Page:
Sanford A. Moeller

From Wikipedia, the free encyclopedia
Jump to: navigation, search

Sanford Augustus "Gus" Moeller (1886–1960) was an American rudimental drummer, a national champion, educator, and author. Moeller was born in Albany, New York, and began his music education by studying the piano.

While still a young man, Moeller also learned the snare drum and studied with August Helmicke. He served in the Spanish–American War. Later, Moeller moved to New York, playing vaudeville shows with George M. Cohen.[1] He also played for the Metropolitan opera house and the Seventh Regimental Army Band.[2]

He is also known for what is called the Moeller Method, which essentially documents the way of playing snare drum used in the army, particularly in the Civil War. Among Moeller's pupils included Gene Krupa and the late Jim Chapin.

Moeller and drum instruction[edit]

"The belief that anyone can beat a drum is discouragingly popular!" - Sanford Augustus ‘Gus’ Moeller

Gus' Moeller is usually associated with the "Moeller Method" or 'Moeller Technique' (considered by some to be a misnomer), which advocates the use of 'ancient' snare drumming techniques that can be used by drummers when playing a drum set (drum kit).

In 1925, Moeller compiled and wrote "The Moeller Book: The Art of Snare Drumming". It was reprinted in June 1950 by Leedy and Ludwig ... (followed by - 1956 Copyright assigned to Ludwig Drum Co.), (followed by - 1982 Copyright assigned to Ludwig Music Publishing Co).

Moeller's unique point of view was that he considered drum students, who were learning to drum properly, to be students of eurhythmics (refer to page 69 in Moeller's Book). Moeller based his lessons and instruction around a playing style used by drummers who had served in the American Civil War.

The Moeller book speaks highly, in the publisher's note, of George Bruce's method of drum instruction, and indeed, The Moeller book has some similarity to Bruce and Emmett's The Drummers' and Fifer's Guide in that both have lengthy treatments of the rudiments,[3] and many of the pieces in Bruce's book also appear in the Moeller book.

This particular field drumming style actually arrived in the United States during the time of the American Revolutionary War. The 'open style' approach and little finger stick grip are the trademarks regarding this 'ancient' style of drumming. The roots of this approach stem from Europe, and go back before the 18th century.

One of Moeller's pupils, Allen Paley, said, "Moeller...understood the instrument as well as a surgeon does the human body. His system, for which you had to modify in order to play sitting down — he normally stood, was a matter of three strokes that you brought together in a smooth flow. ... He [Gene Krupa] warned me not to let Moeller's method to overpower me; it was originally fashioned for parade and concert drummers. To play with jazz and dance bands, one must modify what Moeller taught and proceed from there".[2]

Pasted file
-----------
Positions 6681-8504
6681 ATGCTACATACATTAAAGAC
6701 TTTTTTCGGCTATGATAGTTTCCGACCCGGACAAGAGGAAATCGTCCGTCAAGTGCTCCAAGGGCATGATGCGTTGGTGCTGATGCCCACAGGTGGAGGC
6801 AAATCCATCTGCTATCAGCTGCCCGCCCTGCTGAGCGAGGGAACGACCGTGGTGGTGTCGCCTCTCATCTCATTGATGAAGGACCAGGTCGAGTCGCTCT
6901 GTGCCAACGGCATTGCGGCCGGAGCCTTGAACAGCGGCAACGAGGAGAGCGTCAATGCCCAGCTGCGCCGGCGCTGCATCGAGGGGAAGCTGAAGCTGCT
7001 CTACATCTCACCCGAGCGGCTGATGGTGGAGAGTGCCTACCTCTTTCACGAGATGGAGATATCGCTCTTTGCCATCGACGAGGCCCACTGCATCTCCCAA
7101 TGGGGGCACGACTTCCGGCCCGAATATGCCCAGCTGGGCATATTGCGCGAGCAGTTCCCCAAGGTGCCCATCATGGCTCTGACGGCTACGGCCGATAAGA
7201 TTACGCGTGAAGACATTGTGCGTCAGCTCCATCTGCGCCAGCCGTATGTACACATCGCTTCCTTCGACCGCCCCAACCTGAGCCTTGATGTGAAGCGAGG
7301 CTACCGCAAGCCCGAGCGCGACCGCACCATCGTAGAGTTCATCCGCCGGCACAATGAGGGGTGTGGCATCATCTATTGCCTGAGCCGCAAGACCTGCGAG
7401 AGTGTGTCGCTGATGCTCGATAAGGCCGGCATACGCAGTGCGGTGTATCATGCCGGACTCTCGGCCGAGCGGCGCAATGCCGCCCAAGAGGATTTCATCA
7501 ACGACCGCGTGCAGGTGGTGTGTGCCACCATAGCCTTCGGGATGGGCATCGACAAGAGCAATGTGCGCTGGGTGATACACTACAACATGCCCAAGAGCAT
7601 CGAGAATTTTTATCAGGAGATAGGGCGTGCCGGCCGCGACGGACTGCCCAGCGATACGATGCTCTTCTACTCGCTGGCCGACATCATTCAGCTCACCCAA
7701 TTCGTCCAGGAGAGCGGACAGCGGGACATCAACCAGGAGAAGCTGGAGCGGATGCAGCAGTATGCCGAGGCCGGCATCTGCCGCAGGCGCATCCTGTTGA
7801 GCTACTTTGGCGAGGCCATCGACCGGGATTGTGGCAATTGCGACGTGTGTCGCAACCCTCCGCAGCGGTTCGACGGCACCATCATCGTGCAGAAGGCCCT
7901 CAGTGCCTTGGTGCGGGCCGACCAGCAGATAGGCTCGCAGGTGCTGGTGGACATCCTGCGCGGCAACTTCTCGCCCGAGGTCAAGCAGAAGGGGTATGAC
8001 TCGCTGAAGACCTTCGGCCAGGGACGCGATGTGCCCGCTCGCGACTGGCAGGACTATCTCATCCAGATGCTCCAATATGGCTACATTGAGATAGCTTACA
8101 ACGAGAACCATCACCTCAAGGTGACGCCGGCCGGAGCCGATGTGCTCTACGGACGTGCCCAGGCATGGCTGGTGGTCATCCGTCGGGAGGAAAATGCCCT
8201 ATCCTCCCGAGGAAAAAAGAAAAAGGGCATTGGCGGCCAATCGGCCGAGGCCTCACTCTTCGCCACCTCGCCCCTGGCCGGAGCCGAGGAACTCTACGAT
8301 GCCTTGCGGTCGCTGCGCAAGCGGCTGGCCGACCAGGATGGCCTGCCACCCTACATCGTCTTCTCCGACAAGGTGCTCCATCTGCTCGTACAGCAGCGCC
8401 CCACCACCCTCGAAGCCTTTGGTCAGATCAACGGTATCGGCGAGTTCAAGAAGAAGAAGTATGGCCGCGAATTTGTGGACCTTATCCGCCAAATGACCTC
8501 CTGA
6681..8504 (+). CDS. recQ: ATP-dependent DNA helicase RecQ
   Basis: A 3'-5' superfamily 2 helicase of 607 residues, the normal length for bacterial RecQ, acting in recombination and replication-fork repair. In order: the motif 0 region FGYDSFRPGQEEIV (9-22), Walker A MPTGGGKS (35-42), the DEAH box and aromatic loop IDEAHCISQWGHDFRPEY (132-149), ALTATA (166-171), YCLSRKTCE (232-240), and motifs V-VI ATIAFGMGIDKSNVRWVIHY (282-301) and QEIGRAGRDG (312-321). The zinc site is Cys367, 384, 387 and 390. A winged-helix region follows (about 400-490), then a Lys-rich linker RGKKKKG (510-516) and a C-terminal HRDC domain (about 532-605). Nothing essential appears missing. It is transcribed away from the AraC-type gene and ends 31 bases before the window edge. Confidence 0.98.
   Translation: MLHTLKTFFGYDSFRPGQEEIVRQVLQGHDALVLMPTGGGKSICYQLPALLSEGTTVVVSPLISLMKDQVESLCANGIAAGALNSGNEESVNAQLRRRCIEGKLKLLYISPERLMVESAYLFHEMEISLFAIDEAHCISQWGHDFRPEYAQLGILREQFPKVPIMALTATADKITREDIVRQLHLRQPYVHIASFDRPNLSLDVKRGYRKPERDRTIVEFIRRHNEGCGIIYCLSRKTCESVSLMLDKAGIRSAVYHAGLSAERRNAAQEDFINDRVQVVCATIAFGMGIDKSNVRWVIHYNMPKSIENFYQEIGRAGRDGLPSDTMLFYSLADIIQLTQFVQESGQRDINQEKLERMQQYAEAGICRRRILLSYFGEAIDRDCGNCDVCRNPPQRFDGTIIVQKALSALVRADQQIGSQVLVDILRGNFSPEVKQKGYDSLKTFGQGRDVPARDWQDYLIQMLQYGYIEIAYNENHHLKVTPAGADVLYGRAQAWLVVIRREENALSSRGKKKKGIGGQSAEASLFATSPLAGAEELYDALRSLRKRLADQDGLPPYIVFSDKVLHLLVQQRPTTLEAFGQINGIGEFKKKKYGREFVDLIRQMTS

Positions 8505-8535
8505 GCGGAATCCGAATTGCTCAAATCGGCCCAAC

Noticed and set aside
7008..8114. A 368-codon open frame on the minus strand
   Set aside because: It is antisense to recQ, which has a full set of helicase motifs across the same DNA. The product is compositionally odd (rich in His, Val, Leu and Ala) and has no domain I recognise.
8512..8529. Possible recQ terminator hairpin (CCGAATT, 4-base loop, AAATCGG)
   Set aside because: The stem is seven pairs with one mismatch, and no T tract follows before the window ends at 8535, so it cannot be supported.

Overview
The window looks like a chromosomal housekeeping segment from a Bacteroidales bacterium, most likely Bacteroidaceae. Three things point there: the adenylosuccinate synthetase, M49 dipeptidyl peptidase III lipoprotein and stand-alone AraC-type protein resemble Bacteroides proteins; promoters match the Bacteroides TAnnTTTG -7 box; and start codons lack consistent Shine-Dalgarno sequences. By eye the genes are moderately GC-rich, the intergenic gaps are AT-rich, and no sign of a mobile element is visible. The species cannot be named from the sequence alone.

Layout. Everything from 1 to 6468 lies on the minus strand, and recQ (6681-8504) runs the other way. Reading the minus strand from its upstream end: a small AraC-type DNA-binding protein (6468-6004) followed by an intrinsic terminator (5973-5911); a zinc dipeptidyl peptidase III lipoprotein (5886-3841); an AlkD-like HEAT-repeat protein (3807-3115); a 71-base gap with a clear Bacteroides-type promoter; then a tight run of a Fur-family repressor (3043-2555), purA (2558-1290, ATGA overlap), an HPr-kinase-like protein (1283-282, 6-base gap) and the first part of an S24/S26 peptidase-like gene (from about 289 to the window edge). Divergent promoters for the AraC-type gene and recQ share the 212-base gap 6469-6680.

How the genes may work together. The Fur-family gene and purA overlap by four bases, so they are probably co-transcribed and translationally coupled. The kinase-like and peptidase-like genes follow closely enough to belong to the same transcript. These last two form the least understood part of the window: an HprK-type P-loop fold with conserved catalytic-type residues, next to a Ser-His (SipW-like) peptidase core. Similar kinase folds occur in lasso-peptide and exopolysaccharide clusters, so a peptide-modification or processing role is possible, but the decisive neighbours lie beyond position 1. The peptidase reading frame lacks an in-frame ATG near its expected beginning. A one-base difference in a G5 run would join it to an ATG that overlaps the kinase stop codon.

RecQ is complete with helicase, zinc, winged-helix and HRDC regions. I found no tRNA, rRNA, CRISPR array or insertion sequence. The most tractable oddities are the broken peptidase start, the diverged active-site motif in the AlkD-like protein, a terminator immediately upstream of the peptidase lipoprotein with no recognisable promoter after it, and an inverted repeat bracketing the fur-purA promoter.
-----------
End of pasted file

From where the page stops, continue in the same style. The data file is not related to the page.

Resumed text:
The two main modifications that most drummers make regarding Moeller's book are to use the thumb fulcrum for both hands (matched grip) and to level the snare (instead of continuing to play a snare drum set up slanted or on an angle). Though Moeller recommended standing when practicing, he shows (on page 11 in his book) that some of his pupils, such as concert and jazz band members, will opt for sitting. These facts show that Moeller allowed for two right hand grips in the lessons that he taught (refer to page 11 in his book for a picture of him seated at a snare drum showing a right hand thumb fulcrum grip). In other words, the little finger grip was not the only grip Moeller recognized when working with his pupils.

Moeller as a drum builder[edit]

Moeller was also an expert drum builder. He made several deep marching snares and matching bass drums. Today, Moeller's vintage-style rope drums are still being played by marching organizations, annually.

The Mount Kisco Ancient Fife and Drum Corps [1] has the best known collection of Moeller drums - still being played today.

The Lancraft Fife and Drum Corps [2], of which Moeller was a member from 1930 to 1935, purchased five snare drums at $85.00 each from Moeller who delivered them personally on August 8, 1954. The Moeller drums are still in use today and have been merged with "Buck" Soistman and Bill Reamer drums since then, (showing a definite on-going drum building style and lineage that was initiated by Moeller).[4]

The Charles W. Dickerson Fife, Drum & Bugle Corp. of New Rochelle, NY of which Moeller taught the earlier Troop 16 members in 1935.

Moeller's Pupils[edit]

Moeller's influence on the early jazz drummers, such as Gene Krupa, is well known. He also instructed American drummer Jim Chapin.

Chapin's well-known book, "Advanced Techniques for the Modern Drummer, Vol 1, Coordinated Independence" carries a dedication to Moeller on the title page.


  1. ^ Logozo, Derrick. "Systems of Natural Drumming: Stone Gladstone and Moeller" (PDF). Percussive Notes. Retrieved 2009-02-17. 
  2. ^ a b Drummin' men: the heartbeat of Jazz, Burt Korell, p. 58
  3. ^ Bruce and Emmett's Drummers' and Fifer's guide
  4. ^ Lancraft website retrieved on 2011-09-03

External links[edit]